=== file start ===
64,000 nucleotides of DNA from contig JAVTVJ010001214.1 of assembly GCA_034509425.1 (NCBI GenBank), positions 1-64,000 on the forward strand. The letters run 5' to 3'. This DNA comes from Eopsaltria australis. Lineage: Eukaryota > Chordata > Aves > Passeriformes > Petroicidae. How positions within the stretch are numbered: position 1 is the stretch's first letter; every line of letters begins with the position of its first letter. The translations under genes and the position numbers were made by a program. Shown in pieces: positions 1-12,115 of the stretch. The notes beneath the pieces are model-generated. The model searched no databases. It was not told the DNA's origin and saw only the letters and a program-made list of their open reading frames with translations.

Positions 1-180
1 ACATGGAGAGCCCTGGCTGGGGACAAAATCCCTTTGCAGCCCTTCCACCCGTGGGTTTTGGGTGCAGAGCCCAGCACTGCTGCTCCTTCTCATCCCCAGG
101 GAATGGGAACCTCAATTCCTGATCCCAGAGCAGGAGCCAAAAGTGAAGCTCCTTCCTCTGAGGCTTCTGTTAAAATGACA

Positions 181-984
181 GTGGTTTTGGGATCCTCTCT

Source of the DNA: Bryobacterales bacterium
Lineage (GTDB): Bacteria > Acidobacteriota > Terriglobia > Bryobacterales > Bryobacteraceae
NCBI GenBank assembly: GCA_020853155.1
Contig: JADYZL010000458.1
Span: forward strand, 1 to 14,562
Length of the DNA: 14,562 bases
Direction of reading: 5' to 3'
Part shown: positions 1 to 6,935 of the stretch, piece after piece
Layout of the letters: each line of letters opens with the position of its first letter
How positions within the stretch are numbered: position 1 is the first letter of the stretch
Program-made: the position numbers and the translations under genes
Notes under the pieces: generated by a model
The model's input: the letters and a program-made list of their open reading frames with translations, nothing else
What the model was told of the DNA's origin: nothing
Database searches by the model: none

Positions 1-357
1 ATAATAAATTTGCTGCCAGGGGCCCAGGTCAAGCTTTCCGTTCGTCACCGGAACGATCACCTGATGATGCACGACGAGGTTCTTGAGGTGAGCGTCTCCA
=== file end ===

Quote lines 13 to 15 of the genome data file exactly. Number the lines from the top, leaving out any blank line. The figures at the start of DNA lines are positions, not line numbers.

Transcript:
Direction of reading: 5' to 3'
Part shown: positions 1 to 6,935 of the stretch, piece after piece
Layout of the letters: each line of letters opens with the position of its first letter